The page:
Enter DRMLND: A candy-coloured jewellery-making fantasy come to life

By Allyson Shiffman


The nostalgic appeal of beading finds a pastel-hued home in DRMLND, a social media-friendly concept shop that's a sheer delight

Making friendship bracelets is a timeless art form. Now, a new concept shop called DRMLND, which opens its rainbow-framed doors at Westfield Täby Centrum this week, takes the beloved tradition of beading and turns it into a whimsical candy land of social media-friendly creativity. Thousands of beads – shiny and sparkly in every shape and colour one can conceive of – line the walls and fuzzy display podiums. Elsewhere, ring lights spotlight beading stations. Here, visitors can fashion bracelets and necklaces as well as bespoke phone cases (decorated with rubber and metal charms) to their very specific vision.


“I thought it would be fun if there was somewhere you could go and make your own bracelet,” says the mastermind behind DRMLND. I’m not talking about the brand’s founder, Mikael Söderlindh, the serial entrepreneur best known as the co-founder of Happy Socks, but rather his 10-year-old daughter Lucy.

Like many people her age, Lucy has been beading bracelets for some time. Only difference was, she was taking her bracelets and selling them at her local flea market, sort of like a generation alpha iteration of a lemonade stand. “I never understood what she was doing,” says Mikael, who joins us in the shop. “She was uploading to TikTok when she was decorating her phone case and going down the street from where we live to sell her bracelets.” At the time, she was ordering her materials – beads, charms, clasps and strings – from Amazon.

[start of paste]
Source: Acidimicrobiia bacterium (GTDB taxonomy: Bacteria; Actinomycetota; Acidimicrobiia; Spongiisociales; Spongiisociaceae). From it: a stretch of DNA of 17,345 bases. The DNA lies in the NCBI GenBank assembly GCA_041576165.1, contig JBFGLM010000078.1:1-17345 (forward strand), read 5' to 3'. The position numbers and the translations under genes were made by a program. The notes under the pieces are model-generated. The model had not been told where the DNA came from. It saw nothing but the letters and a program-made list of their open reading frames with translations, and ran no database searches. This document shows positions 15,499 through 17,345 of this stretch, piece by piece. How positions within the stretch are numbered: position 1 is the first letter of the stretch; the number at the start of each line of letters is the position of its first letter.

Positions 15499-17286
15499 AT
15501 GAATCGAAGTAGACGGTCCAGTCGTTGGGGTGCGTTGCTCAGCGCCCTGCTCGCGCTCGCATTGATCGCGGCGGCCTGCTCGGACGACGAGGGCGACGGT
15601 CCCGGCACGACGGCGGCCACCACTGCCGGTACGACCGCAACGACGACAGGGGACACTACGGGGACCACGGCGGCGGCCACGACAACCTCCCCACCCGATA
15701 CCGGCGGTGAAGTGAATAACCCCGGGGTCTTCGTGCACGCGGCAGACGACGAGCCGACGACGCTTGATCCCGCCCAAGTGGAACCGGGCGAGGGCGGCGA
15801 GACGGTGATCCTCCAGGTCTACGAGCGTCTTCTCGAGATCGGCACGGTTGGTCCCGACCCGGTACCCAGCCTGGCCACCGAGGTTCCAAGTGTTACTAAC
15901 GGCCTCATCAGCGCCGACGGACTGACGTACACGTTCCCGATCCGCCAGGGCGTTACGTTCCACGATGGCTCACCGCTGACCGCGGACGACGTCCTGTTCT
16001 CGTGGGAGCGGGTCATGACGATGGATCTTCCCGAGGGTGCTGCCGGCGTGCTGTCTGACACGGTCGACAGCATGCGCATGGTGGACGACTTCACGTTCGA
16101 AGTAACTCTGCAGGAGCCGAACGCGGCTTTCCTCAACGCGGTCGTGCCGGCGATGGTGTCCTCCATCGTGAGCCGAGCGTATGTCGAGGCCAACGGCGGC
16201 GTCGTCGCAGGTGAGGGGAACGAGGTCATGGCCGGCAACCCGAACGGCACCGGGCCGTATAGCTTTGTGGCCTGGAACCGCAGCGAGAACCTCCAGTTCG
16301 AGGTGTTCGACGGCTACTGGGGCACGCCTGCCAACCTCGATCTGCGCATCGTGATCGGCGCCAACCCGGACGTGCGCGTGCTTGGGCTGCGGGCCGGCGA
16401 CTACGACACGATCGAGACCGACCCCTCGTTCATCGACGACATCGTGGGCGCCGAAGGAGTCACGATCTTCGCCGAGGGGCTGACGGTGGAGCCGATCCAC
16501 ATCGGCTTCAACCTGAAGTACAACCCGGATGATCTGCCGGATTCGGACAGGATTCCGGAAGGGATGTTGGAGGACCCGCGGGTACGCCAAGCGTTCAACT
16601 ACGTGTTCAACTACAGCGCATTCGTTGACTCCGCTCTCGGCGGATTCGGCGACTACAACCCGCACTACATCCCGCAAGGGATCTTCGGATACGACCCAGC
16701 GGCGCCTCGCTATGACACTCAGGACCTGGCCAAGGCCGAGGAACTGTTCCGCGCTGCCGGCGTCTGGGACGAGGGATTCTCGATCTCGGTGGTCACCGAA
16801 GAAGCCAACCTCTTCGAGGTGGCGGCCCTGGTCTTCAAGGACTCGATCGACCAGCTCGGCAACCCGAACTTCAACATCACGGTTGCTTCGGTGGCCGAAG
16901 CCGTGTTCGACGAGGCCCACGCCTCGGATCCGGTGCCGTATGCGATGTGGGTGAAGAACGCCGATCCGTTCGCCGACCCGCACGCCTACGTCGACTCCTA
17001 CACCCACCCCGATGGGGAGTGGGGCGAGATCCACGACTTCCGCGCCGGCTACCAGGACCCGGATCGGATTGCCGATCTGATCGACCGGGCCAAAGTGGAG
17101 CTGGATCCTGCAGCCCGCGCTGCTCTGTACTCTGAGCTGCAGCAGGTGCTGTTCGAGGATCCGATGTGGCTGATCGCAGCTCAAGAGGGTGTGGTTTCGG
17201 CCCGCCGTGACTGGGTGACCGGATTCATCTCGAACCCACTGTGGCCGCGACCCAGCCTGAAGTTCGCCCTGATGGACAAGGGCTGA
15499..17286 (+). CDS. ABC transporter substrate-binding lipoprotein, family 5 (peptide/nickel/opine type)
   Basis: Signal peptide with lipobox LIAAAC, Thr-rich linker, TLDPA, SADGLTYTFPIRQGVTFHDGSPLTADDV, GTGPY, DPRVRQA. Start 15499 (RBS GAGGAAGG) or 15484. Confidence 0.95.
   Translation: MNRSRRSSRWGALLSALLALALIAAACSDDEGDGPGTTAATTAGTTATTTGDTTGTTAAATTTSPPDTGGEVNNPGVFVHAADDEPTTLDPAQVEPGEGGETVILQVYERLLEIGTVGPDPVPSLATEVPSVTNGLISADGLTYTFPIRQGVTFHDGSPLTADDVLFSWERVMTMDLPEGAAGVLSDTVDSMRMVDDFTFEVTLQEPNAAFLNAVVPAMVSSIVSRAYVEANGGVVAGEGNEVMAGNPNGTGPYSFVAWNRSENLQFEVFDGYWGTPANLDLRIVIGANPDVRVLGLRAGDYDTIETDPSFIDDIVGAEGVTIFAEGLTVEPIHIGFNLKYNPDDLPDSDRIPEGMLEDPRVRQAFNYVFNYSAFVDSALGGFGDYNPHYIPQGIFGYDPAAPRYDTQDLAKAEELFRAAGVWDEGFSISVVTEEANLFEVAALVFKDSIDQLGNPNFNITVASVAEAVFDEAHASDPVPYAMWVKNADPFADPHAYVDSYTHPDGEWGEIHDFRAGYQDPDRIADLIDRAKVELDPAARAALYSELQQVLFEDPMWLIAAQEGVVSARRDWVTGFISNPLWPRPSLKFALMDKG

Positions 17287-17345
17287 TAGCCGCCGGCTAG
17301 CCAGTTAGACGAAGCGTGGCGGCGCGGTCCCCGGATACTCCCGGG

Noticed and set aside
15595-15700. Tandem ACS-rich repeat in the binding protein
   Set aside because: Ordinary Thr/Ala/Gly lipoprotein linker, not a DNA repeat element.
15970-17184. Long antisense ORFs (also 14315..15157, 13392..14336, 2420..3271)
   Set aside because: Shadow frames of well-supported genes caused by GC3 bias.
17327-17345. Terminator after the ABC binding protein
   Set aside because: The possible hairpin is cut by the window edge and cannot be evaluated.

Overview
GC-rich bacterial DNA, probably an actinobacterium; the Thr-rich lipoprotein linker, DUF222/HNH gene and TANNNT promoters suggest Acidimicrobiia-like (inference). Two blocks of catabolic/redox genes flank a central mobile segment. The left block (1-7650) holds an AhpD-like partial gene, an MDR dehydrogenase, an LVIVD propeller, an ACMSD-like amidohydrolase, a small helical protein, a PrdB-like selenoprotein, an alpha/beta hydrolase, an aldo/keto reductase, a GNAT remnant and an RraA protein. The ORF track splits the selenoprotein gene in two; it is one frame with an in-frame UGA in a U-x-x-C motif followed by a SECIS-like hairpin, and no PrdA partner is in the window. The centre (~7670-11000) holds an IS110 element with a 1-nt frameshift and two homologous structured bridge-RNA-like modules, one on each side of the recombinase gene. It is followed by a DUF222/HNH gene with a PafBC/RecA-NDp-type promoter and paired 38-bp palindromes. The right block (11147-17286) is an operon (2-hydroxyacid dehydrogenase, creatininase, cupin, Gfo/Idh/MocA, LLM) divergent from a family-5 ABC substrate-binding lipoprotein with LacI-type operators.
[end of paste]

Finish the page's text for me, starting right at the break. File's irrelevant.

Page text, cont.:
While on a trip to Barcelona, Lucy came across a one-stop-shop for everything necessary to make her wares. When she came home, she asked her dad why there wasn’t a store where she could go handpick high-quality beads and make her bracelets. From there, plucked from Lucy’s dreams, DRMLND was born.

Photo: Oskar Lind

But there’s one last Lucy-inspired twist: bracelet creators can upload their designs to the digital DRMLND platform for other users to purchase, creating a virtual marketplace akin to the flea market where Lucy once sold her creations. The designer receives 10 per cent of sales and a donation is made to a charity of their choice with each transaction. For those who can’t make it to a physical DRMLND location (this is the first, but Mikael promises there will be more to come) there’s also the option to pick and mix designs online and receive your finished item by mail. It’s easy to imagine these creations exchanging hands outside a Taylor Swift concert.

Back at the shop, Lucy is helping me create my very own bracelet, pointing out her favourite bead – a black evil eye –in the process. I pick a handful of slime yellow and clear beads from their little candy jars as well as the letter charms of my initials and take them to my workstation and begin to bead. Though the experience is geared towards Lucy’s generation, I find myself instantly into it – transported back to swapping friendship bracelets with friends at summer camp. When I’m done, Lucy gives my bracelet a nod of approval. We wrap up the day with sodas – DRMLND also serves up freeze-dried ice cream and various sugar-forward candies – and a stint in the photo booth, wearing goofy sunglasses and animal ears. Perhaps this is the place of my wildest dreams, too.